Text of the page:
QUESTION: Thank you. Monday I asked you, like, what is the update you might have for upcoming election in Dhaka and Chittagong.
MS HARF: Mm-hmm. Yes.
QUESTION: So I’ll see what I get from you.
MS HARF: And I got a little bit on that, yes. So we welcome the announcement of municipal elections. We have called on those who are administering them and participating in the elections to uphold their responsibility to ensure they are free, fair, and nonviolent. We have encouraged the Government of Bangladesh and the elections commission to protect citizens’ rights to free expression and association during the campaign, again, to ensure free, fair election on polling day. We also expect all parties to follow democratic practices, and really, there could be no room here for violence or intimidation. That’s the message we’ve been sending to the Bangladeshis as they go forward here.
QUESTION: Yeah. We saw today on the report that one councilor candidate had been arrested by police. And also there’s a major oppositional candidate from Dhaka, Mirza Abbas, and he went to court for bail and there was a divided rule of the court. One judge says grant the bail; another said not. So how you define this? Like, they’re not actually – there – there is no level playing field, actually, for oppositions.
MS HARF: Well, I hadn’t seen those reports today. Let me check with our team and see if there’s more to say about this.
QUESTION: Thank you, please.
MS HARF: Yeah. Yeah. Go ahead.
QUESTION: On Pakistan.
MS HARF: Well, let’s – okay, go ahead. Go ahead. Yeah.
MS HARF: He did.
QUESTION: And after that, the prime minister’s office issued a brief statement saying that the situation in Yemen and the resolution in the Pakistani parliament passed, which sort of discourages Pakistan involvement, and that possible Pakistani military assistance with Saudi Arabia were discussed. So would you like to comment?
MS HARF: Yes. Secretary Kerry spoke with Prime Minister Sharif on April 14th about a range of issues, as you mentioned, including Yemen, also including the release on bail of the alleged Mumbai attack planner, Lakhvi. The Secretary expressed concern that the perpetrators of the 2008 Mumbai attack be brought to justice. He noted that 166 innocent people were killed in the attack, including, of course, six Americans. The Secretary also noted the need to keep known terrorists behind bars and to expedite justice for the victims of the family. The prime minister expressed his commitment to seek justice for the families of the victims and to pursue all means to move the trial forward. As I said, the two leaders also spoke about the need to bring the conflict in Yemen to an end through a sustainable political resolution and a political transition.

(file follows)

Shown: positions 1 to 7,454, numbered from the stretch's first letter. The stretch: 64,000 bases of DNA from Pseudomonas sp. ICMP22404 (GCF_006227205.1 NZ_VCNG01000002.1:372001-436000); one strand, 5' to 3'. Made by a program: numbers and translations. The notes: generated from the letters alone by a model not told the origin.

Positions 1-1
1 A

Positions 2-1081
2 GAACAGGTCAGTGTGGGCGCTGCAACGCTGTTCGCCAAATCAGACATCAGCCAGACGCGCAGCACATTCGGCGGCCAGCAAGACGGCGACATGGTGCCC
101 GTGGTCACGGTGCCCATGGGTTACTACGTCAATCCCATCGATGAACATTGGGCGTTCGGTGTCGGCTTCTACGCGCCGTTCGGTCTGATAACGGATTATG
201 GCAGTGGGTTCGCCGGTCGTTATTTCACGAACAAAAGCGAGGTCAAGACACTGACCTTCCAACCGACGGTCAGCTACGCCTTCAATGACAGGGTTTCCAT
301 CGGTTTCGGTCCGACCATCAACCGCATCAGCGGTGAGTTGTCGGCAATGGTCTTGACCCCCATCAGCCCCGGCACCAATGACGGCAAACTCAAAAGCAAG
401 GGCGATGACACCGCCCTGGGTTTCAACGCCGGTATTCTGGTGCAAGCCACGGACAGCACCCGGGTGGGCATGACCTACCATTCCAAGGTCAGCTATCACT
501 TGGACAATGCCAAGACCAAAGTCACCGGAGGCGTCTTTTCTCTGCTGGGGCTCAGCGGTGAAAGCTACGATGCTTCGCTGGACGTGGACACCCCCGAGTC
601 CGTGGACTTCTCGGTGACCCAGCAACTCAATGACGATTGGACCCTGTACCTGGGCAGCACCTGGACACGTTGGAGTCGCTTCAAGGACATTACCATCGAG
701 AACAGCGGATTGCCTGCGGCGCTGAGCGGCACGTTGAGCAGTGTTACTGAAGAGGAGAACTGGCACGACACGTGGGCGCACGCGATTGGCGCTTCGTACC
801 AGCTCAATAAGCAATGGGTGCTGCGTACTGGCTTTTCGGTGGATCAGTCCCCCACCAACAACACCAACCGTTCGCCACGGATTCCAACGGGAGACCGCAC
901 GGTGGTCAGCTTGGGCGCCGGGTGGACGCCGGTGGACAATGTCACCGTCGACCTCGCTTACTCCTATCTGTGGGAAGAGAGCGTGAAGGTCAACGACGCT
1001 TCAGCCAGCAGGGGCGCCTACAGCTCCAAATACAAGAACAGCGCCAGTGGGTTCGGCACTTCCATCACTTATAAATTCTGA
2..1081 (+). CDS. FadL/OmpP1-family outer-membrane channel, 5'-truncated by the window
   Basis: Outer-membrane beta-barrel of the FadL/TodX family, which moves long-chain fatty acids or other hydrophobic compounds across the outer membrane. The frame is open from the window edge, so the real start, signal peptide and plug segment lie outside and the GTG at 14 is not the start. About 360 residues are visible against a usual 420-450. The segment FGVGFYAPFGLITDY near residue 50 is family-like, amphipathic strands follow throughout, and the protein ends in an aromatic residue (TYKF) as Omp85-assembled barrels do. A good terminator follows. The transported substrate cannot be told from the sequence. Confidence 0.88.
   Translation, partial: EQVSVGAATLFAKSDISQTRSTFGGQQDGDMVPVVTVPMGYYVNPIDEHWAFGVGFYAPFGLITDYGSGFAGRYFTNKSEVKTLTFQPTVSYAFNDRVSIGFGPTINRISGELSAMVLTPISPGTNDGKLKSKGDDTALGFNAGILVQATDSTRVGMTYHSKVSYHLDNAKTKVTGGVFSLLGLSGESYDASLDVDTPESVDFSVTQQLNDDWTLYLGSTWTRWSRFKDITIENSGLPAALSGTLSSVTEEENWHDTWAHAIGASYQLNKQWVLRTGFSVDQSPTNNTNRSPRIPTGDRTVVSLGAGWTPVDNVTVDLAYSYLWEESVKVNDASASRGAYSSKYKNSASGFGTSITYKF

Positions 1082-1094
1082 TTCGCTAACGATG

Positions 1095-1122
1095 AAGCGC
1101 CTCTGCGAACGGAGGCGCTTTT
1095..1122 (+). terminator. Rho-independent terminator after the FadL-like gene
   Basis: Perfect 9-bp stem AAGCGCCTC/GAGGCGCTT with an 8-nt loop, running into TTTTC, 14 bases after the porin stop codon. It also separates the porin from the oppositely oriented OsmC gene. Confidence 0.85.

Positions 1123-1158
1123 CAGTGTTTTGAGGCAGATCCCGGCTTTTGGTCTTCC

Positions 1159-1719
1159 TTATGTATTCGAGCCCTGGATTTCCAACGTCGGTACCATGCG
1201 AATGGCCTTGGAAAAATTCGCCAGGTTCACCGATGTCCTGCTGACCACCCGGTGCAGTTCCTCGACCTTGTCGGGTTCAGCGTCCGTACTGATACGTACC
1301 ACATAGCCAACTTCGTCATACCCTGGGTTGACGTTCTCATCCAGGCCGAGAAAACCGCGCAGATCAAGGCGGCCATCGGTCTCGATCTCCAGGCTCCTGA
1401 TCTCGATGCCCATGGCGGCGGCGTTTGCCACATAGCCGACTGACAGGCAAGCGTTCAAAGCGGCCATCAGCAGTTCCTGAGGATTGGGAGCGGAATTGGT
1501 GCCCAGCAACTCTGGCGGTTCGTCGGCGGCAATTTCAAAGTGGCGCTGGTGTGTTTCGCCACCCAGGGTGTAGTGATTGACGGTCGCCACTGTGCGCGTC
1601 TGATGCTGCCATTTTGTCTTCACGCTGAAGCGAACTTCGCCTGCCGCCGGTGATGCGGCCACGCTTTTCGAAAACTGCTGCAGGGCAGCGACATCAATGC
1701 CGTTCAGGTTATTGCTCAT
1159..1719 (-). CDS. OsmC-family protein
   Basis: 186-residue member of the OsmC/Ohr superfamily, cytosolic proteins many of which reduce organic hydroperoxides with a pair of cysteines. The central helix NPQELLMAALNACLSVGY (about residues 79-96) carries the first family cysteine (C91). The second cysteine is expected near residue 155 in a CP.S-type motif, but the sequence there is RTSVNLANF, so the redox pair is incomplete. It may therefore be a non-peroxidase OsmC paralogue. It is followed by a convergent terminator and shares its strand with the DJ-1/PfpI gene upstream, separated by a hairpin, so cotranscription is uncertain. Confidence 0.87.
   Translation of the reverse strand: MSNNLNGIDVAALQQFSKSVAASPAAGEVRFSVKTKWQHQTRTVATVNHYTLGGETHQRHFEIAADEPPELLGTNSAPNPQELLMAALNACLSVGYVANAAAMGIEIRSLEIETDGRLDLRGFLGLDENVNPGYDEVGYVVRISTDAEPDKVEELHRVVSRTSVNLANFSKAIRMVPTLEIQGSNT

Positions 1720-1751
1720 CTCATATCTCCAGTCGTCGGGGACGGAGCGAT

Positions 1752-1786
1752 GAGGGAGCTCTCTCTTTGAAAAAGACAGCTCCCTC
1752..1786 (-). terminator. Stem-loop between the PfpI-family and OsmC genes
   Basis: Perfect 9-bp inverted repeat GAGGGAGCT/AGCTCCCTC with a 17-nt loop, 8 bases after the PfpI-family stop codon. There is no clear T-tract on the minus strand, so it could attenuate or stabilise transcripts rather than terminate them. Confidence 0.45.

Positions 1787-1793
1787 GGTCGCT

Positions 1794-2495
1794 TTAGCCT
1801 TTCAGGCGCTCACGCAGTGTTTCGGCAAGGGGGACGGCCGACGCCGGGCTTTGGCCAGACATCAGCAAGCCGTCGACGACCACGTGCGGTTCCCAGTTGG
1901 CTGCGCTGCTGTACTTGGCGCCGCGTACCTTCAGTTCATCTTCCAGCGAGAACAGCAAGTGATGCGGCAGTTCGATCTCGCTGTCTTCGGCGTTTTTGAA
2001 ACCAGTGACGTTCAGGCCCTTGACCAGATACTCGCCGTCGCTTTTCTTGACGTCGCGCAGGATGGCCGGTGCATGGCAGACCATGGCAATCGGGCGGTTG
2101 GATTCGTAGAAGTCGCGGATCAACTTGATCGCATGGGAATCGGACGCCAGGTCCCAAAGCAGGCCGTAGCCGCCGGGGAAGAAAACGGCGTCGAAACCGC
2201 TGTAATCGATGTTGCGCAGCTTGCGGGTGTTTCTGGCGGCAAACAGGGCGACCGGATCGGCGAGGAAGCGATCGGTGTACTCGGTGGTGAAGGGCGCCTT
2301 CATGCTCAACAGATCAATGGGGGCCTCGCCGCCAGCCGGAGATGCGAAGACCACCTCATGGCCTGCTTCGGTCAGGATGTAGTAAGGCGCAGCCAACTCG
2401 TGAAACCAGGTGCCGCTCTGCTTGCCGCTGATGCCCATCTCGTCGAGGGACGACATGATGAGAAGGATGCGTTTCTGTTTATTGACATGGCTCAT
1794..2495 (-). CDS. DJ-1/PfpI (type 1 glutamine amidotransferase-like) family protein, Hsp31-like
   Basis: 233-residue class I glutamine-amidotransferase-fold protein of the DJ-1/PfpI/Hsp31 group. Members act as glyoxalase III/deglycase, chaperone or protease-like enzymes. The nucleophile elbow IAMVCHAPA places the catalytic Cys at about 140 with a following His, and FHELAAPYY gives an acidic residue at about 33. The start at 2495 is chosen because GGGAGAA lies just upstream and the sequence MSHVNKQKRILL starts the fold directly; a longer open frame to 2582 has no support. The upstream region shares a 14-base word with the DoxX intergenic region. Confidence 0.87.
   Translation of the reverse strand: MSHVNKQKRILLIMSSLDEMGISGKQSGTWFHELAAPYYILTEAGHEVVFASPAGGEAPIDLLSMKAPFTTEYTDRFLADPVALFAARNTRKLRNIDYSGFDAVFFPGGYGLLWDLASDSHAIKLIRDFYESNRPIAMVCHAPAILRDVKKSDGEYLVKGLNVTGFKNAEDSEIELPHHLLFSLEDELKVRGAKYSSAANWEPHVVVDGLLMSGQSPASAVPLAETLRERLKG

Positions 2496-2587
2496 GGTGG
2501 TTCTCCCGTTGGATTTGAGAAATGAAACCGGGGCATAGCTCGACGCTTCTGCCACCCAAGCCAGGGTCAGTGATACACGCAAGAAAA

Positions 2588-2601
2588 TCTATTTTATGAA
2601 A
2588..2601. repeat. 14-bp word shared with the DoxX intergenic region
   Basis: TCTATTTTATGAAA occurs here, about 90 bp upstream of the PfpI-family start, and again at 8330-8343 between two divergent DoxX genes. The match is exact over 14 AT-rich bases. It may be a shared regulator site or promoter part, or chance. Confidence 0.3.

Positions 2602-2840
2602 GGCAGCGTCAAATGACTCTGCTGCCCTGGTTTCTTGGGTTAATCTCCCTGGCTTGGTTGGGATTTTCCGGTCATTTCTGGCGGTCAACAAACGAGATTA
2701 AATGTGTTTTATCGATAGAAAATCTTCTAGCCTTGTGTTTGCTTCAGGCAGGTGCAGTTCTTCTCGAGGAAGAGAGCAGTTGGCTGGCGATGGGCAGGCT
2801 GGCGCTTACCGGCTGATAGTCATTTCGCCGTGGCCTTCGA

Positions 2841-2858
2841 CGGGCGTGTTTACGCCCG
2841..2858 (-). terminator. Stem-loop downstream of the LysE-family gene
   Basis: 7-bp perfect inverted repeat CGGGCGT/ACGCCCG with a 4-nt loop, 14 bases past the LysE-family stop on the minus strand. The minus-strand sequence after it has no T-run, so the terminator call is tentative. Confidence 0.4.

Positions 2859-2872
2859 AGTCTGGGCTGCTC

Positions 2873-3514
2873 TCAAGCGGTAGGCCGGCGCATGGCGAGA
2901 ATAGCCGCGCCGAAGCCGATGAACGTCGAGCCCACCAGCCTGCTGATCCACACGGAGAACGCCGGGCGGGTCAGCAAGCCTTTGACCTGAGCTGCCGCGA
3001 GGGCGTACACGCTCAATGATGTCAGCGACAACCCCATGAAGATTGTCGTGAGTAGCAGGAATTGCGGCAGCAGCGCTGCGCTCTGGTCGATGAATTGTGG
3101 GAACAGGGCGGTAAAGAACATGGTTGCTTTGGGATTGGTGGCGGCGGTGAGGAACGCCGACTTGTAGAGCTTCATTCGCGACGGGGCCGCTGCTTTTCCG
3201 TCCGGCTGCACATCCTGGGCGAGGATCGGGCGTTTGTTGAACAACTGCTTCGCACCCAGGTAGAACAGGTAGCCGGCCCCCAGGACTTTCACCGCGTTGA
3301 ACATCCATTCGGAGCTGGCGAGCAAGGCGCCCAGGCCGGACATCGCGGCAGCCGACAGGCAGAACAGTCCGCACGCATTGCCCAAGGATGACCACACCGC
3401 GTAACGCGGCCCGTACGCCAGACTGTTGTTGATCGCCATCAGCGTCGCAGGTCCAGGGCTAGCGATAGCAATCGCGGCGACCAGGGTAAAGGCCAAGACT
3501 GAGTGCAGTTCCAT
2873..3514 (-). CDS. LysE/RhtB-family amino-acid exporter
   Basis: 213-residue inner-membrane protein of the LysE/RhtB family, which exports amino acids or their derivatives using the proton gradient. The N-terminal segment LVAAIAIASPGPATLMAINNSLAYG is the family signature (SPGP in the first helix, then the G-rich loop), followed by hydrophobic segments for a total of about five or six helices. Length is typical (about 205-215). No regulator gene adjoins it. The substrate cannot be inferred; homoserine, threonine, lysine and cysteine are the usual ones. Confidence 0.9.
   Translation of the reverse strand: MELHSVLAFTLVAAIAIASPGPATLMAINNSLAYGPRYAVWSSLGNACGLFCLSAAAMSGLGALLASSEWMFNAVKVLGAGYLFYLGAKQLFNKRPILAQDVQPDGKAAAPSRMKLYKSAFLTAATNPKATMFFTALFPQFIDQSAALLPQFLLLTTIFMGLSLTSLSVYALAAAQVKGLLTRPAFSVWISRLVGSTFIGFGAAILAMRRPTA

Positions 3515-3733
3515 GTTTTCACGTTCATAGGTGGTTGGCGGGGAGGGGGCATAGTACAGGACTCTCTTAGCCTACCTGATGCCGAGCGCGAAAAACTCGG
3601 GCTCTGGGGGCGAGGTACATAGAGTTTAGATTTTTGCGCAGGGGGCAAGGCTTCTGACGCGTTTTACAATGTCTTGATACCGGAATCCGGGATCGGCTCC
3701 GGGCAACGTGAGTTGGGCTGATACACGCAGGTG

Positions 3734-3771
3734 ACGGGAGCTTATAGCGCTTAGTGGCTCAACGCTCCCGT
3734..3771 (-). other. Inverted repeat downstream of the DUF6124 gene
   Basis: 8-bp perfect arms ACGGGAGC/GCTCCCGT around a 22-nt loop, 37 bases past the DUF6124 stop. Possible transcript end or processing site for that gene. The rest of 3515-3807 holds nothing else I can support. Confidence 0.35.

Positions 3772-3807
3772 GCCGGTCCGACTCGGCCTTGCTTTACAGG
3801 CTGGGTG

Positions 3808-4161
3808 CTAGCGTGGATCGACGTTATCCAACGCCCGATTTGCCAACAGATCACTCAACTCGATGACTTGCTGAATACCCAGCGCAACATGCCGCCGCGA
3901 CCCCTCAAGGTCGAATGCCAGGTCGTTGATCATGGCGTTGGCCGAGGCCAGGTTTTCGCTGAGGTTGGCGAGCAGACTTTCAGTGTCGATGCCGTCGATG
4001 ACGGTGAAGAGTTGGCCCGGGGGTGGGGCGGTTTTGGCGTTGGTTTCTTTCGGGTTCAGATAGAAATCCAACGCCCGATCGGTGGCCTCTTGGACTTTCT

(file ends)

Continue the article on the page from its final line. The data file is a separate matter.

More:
QUESTION: It seems that the focus was on Mumbai and not Yemen.
MS HARF: They were both – they were both focuses.
QUESTION: So are you urging Pakistan to contribute troops or --
MS HARF: It’s up to them. It’s a decision they can make. I think the point of the Secretary’s conversation was that they both agreed that the path forward here needs to be a political dialogue and transition.
QUESTION: What date did that happen?
MS HARF: The 14th.
QUESTION: So two days ago, not yesterday?
MS HARF: Correct, correct. The 14th.
QUESTION: Would it be fair to say that the Secretary’s emphasis on the path forward being political dialogue and your earlier comment about the Administration’s view that they didn’t want to see this conflict escalate in Yemen, does that add up to the United States – even if it is a Pakistani prerogative – would prefer not to see Pakistani troops fight in Yemen?
MS HARF: I wouldn’t – I wouldn’t draw that judgment from that.
QUESTION: So you’d be okay with it?
MS HARF: I wouldn’t draw that judgment either, Arshad. It’s a decision for them to make.
QUESTION: But I mean, I --
MS HARF: It’s a decision for them to make, and really it’s up to them. I don’t think you can take from that that we would or wouldn’t be okay with it. I think I made very clear that it’s really up to them.
QUESTION: But the bottom line is you’d rather it not happen?
MS HARF: I didn’t say that. You can draw any conclusion you want, but it’s not what I said. I said it’s up to them. We’re supporting the coalition; countries can make their own decisions.
QUESTION: There was a report this morning in The Washington Post about the U.S. opposition to South Korea joining the TPP. Do you have any response to that or can you clarify your position about South Korea and the TPP?
MS HARF: Let me see if I – I don’t know if I have anything on that. I’m happy to check with our team.
QUESTION: Do you have any information on reports that a U.S. citizen was hurt in an attack in – I think it’s Karachi, Pakistan?
MS HARF: Mm-hmm, I do, just a little bit, not a lot. We have seen the reports that a U.S. citizen was injured in a shooting incident in Karachi. Our consulate general there is in close contact with Pakistani authorities and is working to obtain more information. The local police authorities in Pakistan are handling the investigation. They may have more details.
MS HARF: We can.
QUESTION: -- and the Palestinians for one second?
MS HARF: Yeah.